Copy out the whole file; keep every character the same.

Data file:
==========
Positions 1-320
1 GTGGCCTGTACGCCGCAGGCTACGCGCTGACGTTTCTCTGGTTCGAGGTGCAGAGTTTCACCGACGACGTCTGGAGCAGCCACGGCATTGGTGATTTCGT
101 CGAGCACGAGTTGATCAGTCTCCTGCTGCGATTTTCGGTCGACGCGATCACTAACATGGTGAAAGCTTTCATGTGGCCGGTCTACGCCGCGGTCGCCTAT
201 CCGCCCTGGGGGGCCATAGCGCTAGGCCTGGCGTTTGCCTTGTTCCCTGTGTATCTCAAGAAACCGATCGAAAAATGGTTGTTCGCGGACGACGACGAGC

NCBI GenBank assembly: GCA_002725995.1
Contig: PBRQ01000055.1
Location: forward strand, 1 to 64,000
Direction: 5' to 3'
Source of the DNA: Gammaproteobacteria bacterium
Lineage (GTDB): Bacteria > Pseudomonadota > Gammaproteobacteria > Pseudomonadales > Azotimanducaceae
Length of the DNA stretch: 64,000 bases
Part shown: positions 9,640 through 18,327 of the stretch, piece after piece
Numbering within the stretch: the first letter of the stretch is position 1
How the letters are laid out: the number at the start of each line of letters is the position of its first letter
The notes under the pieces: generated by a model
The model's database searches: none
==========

Positions 1-320
1 GTGGCCTGTACGCCGCAGGCTACGCGCTGACGTTTCTCTGGTTCGAGGTGCAGAGTTTCACCGACGACGTCTGGAGCAGCCACGGCATTGGTGATTTCGT
101 CGAGCACGAGTTGATCAGTCTCCTGCTGCGATTTTCGGTCGACGCGATCACTAACATGGTGAAAGCTTTCATGTGGCCGGTCTACGCCGCGGTCGCCTAT
201 CCGCCCTGGGGGGCCATAGCGCTAGGCCTGGCGTTTGCCTTGTTCCCTGTGTATCTCAAGAAACCGATCGAAAAATGGTTGTTCGCGGACGACGACGAGC

NCBI GenBank assembly: GCA_002725995.1
Contig: PBRQ01000055.1
Location: forward strand, 1 to 64,000
Direction: 5' to 3'
Source of the DNA: Gammaproteobacteria bacterium
Lineage (GTDB): Bacteria > Pseudomonadota > Gammaproteobacteria > Pseudomonadales > Azotimanducaceae
Length of the DNA stretch: 64,000 bases
Part shown: positions 9,640 through 18,327 of the stretch, piece after piece
Numbering within the stretch: the first letter of the stretch is position 1
How the letters are laid out: the number at the start of each line of letters is the position of its first letter
The notes under the pieces: generated by a model
The model's database searches: none